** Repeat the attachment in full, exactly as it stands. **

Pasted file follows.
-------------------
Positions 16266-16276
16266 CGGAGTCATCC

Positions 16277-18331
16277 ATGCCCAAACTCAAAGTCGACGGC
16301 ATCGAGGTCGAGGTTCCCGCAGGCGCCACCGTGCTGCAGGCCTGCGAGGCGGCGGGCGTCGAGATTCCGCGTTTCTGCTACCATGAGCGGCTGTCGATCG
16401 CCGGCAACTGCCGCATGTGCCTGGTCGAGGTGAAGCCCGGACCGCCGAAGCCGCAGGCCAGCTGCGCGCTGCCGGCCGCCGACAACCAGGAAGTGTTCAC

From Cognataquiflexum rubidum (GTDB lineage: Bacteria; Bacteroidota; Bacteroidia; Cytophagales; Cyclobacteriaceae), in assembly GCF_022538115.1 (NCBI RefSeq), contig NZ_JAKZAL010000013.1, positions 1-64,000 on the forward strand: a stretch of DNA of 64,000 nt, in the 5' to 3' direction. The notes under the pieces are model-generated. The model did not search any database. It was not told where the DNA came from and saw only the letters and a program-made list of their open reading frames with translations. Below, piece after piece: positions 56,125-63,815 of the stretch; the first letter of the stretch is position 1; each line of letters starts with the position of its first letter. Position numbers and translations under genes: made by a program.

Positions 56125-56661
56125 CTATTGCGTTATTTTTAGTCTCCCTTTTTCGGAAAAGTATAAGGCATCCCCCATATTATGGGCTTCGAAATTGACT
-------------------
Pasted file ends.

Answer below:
Positions 16266-16276
16266 CGGAGTCATCC

Positions 16277-18331
16277 ATGCCCAAACTCAAAGTCGACGGC
16301 ATCGAGGTCGAGGTTCCCGCAGGCGCCACCGTGCTGCAGGCCTGCGAGGCGGCGGGCGTCGAGATTCCGCGTTTCTGCTACCATGAGCGGCTGTCGATCG
16401 CCGGCAACTGCCGCATGTGCCTGGTCGAGGTGAAGCCCGGACCGCCGAAGCCGCAGGCCAGCTGCGCGCTGCCGGCCGCCGACAACCAGGAAGTGTTCAC

From Cognataquiflexum rubidum (GTDB lineage: Bacteria; Bacteroidota; Bacteroidia; Cytophagales; Cyclobacteriaceae), in assembly GCF_022538115.1 (NCBI RefSeq), contig NZ_JAKZAL010000013.1, positions 1-64,000 on the forward strand: a stretch of DNA of 64,000 nt, in the 5' to 3' direction. The notes under the pieces are model-generated. The model did not search any database. It was not told where the DNA came from and saw only the letters and a program-made list of their open reading frames with translations. Below, piece after piece: positions 56,125-63,815 of the stretch; the first letter of the stretch is position 1; each line of letters starts with the position of its first letter. Position numbers and translations under genes: made by a program.

Positions 56125-56661
56125 CTATTGCGTTATTTTTAGTCTCCCTTTTTCGGAAAAGTATAAGGCATCCCCCATATTATGGGCTTCGAAATTGACT